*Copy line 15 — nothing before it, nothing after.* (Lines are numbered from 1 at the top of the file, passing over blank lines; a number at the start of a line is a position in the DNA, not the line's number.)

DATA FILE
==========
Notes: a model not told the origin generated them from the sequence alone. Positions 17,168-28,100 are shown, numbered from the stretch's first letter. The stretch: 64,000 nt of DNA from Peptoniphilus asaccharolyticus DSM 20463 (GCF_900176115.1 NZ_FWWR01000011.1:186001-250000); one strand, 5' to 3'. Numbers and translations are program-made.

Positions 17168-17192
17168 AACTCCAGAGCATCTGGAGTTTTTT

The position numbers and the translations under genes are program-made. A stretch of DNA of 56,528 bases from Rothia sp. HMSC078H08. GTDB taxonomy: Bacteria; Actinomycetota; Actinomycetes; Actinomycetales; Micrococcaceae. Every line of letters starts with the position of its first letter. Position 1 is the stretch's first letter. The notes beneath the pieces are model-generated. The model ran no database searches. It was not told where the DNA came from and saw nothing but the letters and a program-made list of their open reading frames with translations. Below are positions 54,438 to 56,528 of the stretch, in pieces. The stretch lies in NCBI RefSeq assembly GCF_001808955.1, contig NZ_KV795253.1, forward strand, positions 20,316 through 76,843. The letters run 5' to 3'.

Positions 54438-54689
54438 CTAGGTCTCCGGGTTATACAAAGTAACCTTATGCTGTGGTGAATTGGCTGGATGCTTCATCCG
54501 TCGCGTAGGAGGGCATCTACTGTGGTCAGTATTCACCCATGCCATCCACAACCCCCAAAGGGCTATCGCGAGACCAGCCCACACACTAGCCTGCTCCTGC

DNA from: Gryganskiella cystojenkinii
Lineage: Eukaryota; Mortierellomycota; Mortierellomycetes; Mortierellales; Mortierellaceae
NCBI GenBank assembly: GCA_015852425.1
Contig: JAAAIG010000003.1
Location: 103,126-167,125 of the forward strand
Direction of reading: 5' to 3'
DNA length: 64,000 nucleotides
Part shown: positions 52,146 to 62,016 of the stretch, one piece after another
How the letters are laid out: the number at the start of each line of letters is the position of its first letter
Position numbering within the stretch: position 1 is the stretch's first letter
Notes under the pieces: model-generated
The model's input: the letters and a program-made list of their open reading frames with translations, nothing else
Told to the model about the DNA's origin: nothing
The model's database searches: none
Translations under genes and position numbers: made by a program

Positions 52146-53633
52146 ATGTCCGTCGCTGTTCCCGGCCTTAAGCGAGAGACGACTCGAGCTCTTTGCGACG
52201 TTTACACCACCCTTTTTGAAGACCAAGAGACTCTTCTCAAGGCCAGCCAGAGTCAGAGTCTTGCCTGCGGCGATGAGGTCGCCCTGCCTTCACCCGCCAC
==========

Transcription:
Part shown: positions 52,146 to 62,016 of the stretch, one piece after another